Peter F. Hamilton said this quote

The military do so love shiny new technology, there's always so many ways to abuse it.

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Like the original concept, the stormrider had rectangular blades, sixteen of them radiating out from the hub, each one a flat lattice of struts twenty-five kilometers long, made from the toughest steelsilicon fibers the Commonwealth knew how to manufacture. Twenty-three kilometers of them were covered by an ultra-thin silvered foil, giving a total surface area of over one thousand eight hundred square kilometers for the solar wind to impact on. Even in an ordinary solar system environment that would have produced a considerable torque. In the Half Way system the stormrider was positioned at the Lagrange point between the red star and its neutron companion, right in the middle of the plasma current, where the ion density was orders of magnitude thicker than any normal solar wind. The power the stormrider produced when it was in the thick of the flow was enough to operate the wormhole generator. But it couldn’t simply sit at the Lagrange point producing electricity continuously; that would have been too much like perpetual motion. As the waves of plasma pushed against it, they exerted an unremitting pressure on the blades that blew the stormrider away from the Lagrange point out toward the neutron star. So for five hours the two sets of blades would turn in opposite directions, generating electricity for the Port Evergreen wormhole that was delivered via a zero-width wormhole. The stormrider also stored some of the power, so that at the end of the five hours when it was out of alignment, it had enough of a reserve to fire its onboard thrusters, moving itself even farther out of the main plasma stream where the pressure was reduced. From there it chased a simple fifteen-hour loop back around through open space to the Lagrange point, where the cycle would begin again.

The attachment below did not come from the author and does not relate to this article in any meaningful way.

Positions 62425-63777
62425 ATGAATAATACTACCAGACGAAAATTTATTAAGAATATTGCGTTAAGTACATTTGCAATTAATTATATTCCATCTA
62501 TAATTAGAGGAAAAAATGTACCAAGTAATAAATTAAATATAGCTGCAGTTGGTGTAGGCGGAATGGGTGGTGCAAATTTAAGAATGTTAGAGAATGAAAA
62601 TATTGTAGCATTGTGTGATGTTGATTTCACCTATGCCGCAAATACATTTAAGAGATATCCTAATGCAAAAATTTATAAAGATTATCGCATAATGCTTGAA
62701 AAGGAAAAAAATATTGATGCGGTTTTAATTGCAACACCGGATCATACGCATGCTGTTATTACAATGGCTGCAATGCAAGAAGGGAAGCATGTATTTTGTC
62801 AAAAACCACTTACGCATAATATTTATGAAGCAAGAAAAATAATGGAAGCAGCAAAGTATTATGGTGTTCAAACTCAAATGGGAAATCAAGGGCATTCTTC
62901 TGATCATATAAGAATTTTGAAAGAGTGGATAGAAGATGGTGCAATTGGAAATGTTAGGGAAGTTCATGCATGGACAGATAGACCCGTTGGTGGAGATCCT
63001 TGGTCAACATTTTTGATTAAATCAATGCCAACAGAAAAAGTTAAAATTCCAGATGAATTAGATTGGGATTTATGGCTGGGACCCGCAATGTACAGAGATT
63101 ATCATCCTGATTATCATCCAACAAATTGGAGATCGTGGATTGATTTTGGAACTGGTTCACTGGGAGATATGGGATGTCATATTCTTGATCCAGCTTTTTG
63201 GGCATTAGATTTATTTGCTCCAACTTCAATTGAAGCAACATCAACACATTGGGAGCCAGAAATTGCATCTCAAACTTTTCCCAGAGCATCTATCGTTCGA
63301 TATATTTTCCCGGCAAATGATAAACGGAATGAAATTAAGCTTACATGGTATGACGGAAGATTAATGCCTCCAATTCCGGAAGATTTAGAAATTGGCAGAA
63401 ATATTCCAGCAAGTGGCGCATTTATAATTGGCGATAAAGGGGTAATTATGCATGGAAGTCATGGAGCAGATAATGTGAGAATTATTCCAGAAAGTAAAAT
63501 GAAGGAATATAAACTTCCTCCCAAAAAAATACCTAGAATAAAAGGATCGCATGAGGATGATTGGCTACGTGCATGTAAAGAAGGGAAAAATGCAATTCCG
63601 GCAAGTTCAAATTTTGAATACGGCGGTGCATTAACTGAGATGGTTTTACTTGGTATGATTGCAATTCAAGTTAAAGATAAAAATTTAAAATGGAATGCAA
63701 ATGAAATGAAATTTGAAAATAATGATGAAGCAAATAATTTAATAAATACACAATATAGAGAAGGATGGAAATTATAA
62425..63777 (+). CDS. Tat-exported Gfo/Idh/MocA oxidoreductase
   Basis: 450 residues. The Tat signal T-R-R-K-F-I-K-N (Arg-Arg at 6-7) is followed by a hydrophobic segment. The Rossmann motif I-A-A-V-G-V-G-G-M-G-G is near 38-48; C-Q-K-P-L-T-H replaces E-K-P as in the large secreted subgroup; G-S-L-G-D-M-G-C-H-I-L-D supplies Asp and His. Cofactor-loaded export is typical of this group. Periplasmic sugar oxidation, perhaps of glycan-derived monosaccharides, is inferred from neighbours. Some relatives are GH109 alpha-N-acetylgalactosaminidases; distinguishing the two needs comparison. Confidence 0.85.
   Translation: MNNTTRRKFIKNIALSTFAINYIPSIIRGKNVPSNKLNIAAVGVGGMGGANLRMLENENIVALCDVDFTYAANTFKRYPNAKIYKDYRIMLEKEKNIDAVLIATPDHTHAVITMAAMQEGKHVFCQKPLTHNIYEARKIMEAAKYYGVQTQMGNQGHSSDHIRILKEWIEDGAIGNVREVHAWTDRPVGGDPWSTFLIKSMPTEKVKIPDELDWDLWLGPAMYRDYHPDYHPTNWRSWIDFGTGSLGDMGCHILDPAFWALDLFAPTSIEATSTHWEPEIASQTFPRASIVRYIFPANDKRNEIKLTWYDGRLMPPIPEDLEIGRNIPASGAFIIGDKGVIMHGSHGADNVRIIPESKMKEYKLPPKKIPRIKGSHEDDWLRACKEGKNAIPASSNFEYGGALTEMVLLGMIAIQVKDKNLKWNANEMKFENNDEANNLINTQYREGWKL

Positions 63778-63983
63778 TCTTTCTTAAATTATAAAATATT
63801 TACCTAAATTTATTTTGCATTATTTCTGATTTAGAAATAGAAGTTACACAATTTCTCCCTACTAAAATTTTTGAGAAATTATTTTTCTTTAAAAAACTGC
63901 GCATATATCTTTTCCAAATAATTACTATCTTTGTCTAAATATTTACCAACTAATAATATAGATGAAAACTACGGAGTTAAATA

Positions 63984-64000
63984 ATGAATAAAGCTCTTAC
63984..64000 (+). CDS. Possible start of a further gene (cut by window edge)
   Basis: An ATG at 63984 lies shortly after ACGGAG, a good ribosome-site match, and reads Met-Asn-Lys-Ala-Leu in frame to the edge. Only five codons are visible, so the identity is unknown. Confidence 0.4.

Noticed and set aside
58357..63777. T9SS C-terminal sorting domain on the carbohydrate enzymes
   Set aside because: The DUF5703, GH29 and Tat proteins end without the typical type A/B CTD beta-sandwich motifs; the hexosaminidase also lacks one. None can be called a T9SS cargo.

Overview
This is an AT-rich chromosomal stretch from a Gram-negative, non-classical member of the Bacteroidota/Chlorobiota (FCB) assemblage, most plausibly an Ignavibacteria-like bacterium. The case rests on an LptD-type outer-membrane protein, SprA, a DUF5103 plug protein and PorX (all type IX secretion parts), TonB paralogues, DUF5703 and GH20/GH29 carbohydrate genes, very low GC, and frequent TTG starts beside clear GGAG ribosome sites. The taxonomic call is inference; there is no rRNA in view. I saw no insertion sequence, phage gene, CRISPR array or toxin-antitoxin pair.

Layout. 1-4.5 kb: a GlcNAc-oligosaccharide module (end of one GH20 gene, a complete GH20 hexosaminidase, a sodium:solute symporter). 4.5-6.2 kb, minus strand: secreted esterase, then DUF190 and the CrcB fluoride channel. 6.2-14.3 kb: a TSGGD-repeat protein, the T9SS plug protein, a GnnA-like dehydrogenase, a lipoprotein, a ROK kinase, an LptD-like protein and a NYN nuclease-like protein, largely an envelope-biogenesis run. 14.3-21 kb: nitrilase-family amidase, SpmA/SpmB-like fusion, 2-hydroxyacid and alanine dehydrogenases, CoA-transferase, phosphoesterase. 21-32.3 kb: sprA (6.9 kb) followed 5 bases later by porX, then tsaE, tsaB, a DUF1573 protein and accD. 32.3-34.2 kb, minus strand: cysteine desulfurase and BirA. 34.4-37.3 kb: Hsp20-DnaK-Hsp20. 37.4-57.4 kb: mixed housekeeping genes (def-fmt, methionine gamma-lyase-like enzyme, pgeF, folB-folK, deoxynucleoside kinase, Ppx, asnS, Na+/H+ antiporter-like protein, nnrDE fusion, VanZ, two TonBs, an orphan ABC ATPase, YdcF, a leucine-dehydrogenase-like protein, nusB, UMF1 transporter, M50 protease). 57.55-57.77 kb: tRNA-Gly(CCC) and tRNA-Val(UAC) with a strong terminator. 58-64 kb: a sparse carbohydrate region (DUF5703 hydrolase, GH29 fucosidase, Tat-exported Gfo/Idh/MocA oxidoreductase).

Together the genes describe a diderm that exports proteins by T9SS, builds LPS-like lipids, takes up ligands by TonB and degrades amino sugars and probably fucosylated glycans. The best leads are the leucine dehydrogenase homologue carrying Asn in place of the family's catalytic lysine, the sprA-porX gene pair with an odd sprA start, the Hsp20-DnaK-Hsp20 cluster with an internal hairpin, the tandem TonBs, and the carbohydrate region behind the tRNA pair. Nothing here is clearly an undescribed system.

~ Peter F. Hamilton